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Old 28th October 2016, 10:41 AM   #17
SY is offline SY  United States
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Matching 100 tubes ECC803S
A couple of follow on comments: because mu is derived from rp and gm, it's not an independent variable. Second, you might want a weighting factor since order of magnitude of rp and mu is 100, order of magnitude of Ia and gm is 1- if you take any row there and set Ia to zero, you'll see that your system derivation factor barely moves.
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Old 28th October 2016, 07:14 PM   #18
PRR is offline PRR  United States
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> because mu is derived from rp and gm, it's not an independent variable.

A different, maybe insightful, way to see it:

Mu is a *geometrical* parameter. Mu may be calculated if you know the internal dimensions exactly. Grid wire diameter and spacing, grid-cathode-plate spacings.

That's not Absolute Truth in real tubes. Mu always drops at low current, because the main high-Mu part of the tube cuts-off, leaving sneak-paths of lower Mu around the ends of the non-infinite grid. Mu often appears to fall at high current, perhaps due to grid "filling with electrons", but also because many tube testers run large grid signals and run into grid current which may reduce effective drive and certainly diverts cathode current. Many older tubes have very "flat" Mu curves. Many of the hotter tubes from the modern era (1950s) are goosed-up at high current and show more Mu slope. (Variable-Mu tubes make the sneak-paths a major part of the useful operating range.)

Gm is how well the cathode emits and how well the grid winding controls it. The absolute limit is proportional to current the same as a BJT. No real tube comes close because the finest grid wires are far too fat (we need crystal-size grid structures, which is why a BJT gets close to the Gm/Ie limit). Gm is set by cathode activity and grid dimensions.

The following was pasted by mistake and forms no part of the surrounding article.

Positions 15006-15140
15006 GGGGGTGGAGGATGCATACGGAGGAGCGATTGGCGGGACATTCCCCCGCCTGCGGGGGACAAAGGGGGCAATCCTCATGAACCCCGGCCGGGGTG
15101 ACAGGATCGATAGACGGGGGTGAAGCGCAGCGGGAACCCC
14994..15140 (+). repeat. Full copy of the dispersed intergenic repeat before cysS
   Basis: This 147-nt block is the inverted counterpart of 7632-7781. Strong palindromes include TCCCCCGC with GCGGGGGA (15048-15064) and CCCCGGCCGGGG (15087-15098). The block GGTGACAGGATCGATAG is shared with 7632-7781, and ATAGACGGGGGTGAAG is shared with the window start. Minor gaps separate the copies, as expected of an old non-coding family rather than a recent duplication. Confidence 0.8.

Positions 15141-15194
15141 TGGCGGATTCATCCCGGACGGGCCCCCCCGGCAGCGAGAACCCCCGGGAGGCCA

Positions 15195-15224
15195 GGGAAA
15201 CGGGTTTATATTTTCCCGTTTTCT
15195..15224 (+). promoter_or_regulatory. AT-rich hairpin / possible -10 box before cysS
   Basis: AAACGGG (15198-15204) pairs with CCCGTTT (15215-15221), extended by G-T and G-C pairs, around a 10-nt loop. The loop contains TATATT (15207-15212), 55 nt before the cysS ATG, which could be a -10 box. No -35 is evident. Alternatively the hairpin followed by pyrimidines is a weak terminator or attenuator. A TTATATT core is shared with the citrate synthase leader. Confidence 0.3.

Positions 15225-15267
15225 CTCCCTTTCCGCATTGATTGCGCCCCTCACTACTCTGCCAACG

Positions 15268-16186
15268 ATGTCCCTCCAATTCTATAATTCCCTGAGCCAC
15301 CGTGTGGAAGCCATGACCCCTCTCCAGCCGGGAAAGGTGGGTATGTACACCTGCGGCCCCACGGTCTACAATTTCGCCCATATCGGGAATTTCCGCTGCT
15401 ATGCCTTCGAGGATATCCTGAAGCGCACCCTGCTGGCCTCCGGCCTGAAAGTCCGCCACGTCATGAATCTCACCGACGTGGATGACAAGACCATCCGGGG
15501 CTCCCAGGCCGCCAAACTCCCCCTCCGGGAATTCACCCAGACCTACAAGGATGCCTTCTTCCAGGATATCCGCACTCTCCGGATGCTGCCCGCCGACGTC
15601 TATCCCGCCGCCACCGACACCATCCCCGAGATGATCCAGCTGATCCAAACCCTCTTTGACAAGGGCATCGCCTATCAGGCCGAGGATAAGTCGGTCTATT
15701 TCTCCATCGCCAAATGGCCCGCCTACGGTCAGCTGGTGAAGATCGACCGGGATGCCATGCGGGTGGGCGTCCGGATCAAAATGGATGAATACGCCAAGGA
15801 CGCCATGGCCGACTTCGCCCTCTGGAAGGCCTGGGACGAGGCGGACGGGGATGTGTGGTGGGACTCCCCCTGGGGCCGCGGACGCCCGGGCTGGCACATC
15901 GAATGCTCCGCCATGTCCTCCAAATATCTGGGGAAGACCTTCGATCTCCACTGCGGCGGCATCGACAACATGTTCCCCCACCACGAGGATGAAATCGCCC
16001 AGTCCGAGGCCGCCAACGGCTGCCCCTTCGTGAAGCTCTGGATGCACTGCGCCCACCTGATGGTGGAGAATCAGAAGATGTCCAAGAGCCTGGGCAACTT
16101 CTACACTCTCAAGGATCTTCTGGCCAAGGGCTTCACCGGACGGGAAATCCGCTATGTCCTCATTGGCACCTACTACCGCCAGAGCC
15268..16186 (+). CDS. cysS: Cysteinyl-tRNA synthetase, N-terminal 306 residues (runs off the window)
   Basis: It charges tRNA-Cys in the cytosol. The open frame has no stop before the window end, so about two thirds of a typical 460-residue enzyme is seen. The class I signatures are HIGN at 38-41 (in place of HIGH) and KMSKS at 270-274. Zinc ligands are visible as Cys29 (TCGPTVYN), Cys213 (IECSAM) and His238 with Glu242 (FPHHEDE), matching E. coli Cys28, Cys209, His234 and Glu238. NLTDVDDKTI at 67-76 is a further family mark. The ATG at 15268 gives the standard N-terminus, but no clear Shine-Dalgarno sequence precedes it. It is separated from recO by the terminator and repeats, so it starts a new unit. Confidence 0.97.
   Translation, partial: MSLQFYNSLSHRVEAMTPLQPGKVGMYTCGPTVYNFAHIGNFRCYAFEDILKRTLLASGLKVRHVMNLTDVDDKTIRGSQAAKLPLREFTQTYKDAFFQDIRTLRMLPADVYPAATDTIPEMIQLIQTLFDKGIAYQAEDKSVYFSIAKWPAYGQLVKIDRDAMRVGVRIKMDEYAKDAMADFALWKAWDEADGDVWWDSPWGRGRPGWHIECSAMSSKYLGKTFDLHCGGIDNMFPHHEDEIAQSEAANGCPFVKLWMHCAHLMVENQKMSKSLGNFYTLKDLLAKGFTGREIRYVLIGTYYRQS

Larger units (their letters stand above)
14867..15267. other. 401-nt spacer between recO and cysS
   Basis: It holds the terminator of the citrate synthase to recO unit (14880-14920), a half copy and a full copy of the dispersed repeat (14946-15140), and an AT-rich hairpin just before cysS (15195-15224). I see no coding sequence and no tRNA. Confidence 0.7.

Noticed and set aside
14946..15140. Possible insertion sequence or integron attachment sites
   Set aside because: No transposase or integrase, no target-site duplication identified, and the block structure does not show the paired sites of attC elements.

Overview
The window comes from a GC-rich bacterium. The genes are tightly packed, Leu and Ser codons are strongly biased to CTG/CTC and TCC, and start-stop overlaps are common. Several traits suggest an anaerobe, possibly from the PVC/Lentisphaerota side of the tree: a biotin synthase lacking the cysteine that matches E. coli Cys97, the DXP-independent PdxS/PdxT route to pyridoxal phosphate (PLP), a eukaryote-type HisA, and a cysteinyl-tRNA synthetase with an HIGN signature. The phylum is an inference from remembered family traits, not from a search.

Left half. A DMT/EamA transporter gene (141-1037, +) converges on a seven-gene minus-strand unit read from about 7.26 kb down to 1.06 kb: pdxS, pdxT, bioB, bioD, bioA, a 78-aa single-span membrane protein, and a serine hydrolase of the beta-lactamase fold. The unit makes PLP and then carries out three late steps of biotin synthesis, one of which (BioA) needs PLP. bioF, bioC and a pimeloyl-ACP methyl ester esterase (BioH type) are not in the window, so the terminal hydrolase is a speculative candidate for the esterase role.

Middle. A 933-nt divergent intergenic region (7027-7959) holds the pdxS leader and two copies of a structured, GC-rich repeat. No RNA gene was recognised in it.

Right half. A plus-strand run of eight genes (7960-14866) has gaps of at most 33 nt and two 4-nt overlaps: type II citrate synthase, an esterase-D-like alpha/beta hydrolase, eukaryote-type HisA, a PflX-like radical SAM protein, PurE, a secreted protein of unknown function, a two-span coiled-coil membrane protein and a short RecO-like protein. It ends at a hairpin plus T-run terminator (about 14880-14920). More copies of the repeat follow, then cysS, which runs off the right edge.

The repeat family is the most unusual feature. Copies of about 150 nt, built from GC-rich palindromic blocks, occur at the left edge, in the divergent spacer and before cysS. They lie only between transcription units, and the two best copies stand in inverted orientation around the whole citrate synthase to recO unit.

The Rp is the "independent" variable, being essentially Mu/Gm. If you know Mu and Gm there is no need to measure or note Rp. Just derive it when you do circuit computations.
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Old 28th October 2016, 07:36 PM   #19
DF96 is offline DF96  England
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Quote:
Originally Posted by PRR
The absolute limit is proportional to current the same as a BJT. No real tube comes close because the finest grid wires are far too fat (we need crystal-size grid structures, which is why a BJT gets close to the Gm/Ie limit).
No. In an ideal fixed-mu triode valve gm is proportional to the cube root of current. Only in an ideal variable-mu (remote cutoff) valve is gm proportional to current, like a BJT.

Quote:
The Rp is the "independent" variable, being essentially Mu/Gm.
Not really. Given any two (whether from measurement, theory or simulation), you can calculate the third.
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Old 28th October 2016, 07:56 PM   #20
petertub is offline petertub  Sweden
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I would say that any testing of tubes ( to compare with documented values) should be done
at the same working points as the document.
And all (?) ecc83/12ax7 vendors specify typical characteristics at Va=250V and Vg=-2
( it also specifies Va=100 and Vg-1 but that is less typical in applications)
Measuring at any other points will make it difficult to relate to ECC83
( well comparing anode curves would also do but that is more complex then a go-nogo
evaluation)